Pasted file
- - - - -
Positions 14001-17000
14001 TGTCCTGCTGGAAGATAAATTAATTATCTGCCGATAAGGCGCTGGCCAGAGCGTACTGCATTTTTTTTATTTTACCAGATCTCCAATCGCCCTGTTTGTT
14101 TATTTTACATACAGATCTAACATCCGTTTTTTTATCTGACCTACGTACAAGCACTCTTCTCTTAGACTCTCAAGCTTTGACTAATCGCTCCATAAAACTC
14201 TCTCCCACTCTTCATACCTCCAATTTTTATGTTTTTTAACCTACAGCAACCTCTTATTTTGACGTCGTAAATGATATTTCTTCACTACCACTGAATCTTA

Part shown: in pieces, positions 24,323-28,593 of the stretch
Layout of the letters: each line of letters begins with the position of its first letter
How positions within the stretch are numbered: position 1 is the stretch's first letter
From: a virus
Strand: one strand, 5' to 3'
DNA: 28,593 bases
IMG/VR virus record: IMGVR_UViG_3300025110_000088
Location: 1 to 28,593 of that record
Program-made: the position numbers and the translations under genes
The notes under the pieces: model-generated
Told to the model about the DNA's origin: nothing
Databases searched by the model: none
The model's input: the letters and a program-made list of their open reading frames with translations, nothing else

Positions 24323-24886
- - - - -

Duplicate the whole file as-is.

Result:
Positions 14001-17000
14001 TGTCCTGCTGGAAGATAAATTAATTATCTGCCGATAAGGCGCTGGCCAGAGCGTACTGCATTTTTTTTATTTTACCAGATCTCCAATCGCCCTGTTTGTT
14101 TATTTTACATACAGATCTAACATCCGTTTTTTTATCTGACCTACGTACAAGCACTCTTCTCTTAGACTCTCAAGCTTTGACTAATCGCTCCATAAAACTC
14201 TCTCCCACTCTTCATACCTCCAATTTTTATGTTTTTTAACCTACAGCAACCTCTTATTTTGACGTCGTAAATGATATTTCTTCACTACCACTGAATCTTA

Part shown: in pieces, positions 24,323-28,593 of the stretch
Layout of the letters: each line of letters begins with the position of its first letter
How positions within the stretch are numbered: position 1 is the stretch's first letter
From: a virus
Strand: one strand, 5' to 3'
DNA: 28,593 bases
IMG/VR virus record: IMGVR_UViG_3300025110_000088
Location: 1 to 28,593 of that record
Program-made: the position numbers and the translations under genes
The notes under the pieces: model-generated
Told to the model about the DNA's origin: nothing
Databases searched by the model: none
The model's input: the letters and a program-made list of their open reading frames with translations, nothing else

Positions 24323-24886